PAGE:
This article was last updated on Janurary 1st 2017.
If your looking to create your very own quadcopter, the you will need to purchase a radio control transmitter. This page will be looking at the best radio control transmitters on the market and it should give you a better understanding of which one you should buy.
It is important to note that transmitters only work with receivers. However, most of the time, when you buy a transmitter, you also get a receiver in the package too. This is because most receivers only work with their own transmitters. Bare this in mind before you make your purchase.
FrSky is known to be a reliable brand who create high quality products. The FrSky Taranis has raised the bar with respect to RC transmitters. It uses the entire 2.4GHz band meaning that it has an incredible range. However, this is taken further in the Tarnis Plus whereby it has a large backlit LCD that gives you a constant stream of information with regards to how your drone is flying.
Indeed, the controller has been designed around the OPEN TX software, whereby it has 8 programmable switches, two twist knobs and two easy to get to lateral slider pots. It also has a handy SD card slot which you can use to get unlimited memory. Also, it comes with full telemetry capability and RSSI signal. The three modes and receiver lock means that you won’t be crashing because you selected the wrong model. The FrSky Taranis X9D Plus is my favourite RC controller and you won’t be dissapointed if you get it. However, I would only recommend this controller to those who have already had a bit of flying experience (intermediate to advanced) as it is an investment.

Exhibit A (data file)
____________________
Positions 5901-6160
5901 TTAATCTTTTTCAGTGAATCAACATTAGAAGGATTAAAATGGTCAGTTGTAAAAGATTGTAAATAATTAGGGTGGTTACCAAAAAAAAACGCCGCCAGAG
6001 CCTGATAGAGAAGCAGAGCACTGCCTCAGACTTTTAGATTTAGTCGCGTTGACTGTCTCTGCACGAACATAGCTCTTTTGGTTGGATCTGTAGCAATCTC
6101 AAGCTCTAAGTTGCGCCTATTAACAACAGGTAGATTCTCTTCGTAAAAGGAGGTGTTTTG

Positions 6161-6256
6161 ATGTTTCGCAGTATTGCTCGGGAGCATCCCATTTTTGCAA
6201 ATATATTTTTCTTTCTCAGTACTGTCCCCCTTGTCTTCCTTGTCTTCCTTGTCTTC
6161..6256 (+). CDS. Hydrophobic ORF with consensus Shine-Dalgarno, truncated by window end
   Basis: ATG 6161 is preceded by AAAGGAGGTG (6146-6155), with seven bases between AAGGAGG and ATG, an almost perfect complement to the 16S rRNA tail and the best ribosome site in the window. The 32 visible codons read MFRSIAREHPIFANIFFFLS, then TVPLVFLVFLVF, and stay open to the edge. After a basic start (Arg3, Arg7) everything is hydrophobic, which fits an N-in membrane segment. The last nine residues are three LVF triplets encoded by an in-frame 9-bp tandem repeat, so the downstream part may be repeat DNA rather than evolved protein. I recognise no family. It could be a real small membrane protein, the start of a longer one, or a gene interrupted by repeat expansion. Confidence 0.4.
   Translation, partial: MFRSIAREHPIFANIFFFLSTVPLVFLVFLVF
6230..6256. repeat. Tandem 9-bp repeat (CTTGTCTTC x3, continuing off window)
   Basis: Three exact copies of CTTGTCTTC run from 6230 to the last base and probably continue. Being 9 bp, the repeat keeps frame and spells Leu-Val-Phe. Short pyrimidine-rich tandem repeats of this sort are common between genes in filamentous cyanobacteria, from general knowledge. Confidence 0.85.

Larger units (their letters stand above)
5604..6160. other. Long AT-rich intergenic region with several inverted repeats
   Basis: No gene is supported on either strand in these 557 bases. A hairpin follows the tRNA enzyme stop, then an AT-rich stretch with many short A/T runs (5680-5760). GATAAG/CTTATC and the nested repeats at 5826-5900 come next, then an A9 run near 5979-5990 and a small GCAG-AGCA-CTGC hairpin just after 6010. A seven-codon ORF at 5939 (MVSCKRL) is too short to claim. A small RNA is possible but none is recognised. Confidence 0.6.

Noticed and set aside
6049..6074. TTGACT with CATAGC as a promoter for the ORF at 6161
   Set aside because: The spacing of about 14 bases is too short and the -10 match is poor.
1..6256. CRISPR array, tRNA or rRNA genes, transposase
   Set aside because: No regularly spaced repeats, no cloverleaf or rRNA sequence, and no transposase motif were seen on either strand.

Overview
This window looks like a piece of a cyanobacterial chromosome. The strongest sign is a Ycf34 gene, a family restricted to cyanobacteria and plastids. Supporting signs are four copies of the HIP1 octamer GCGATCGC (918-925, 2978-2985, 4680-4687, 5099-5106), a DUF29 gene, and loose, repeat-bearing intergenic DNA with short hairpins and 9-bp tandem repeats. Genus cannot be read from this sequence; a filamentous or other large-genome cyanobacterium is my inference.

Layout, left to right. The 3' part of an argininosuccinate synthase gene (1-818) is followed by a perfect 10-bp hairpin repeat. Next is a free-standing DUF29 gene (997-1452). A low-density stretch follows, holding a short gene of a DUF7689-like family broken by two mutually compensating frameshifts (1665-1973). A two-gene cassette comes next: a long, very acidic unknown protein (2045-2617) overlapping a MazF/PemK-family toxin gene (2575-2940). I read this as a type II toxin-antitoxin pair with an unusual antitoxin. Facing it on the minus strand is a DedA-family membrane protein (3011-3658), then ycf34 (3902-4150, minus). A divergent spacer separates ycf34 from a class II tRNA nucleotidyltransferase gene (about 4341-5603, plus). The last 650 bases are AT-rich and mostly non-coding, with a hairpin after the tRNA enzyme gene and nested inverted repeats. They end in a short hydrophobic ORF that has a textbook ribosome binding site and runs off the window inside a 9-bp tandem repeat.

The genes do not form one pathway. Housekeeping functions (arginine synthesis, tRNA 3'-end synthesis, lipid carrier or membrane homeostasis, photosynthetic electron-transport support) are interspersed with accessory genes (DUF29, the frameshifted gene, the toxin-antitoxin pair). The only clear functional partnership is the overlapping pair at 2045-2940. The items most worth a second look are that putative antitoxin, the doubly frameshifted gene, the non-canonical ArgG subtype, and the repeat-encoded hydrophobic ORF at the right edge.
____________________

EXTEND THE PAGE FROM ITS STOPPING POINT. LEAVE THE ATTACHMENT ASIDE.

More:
Indeed, this transmitter has many incredible features that are only available on much more expensive models. The reason I like this controller so much is that it was designed alongside RC hobbyists – this means it was created by actual FPV pilots and thus contains all the needs that a FPV piolts need. The OpenTX system is Open Source and thus is always being updated by other commnity members. It has 3-way switches and runs 16 channels. Even the large LCD screen has navigation buttons which are really helpful. This is my favourite controller for the above reasons and therefore you should strongly consider buying it.
2. Quanum i8 8ch Radio Control Transmitter 2.4GHZ
The Quanum i8 8ch RC transmitter is designed for multirotor users only. Lets take a look at some of its features. The Quanum i8 RC transmitter has 8 channels. It’s design quality is on par with the APM and Pixhawk flight controllers. This makes it far easier to program this transmitter. The controller has a nice clean design with no screen, which is great because you don’t need to worry about confusing settings if your a beginner. If you prefer having a screen then you may wan’t to avoid this controller. The main downside of not having a screen is that you need to connect the controller to the computer if you want to adjust the settings. The i8 has 8 channels, 4 gimbals and 4 for other controls including a 6 position pot on top right.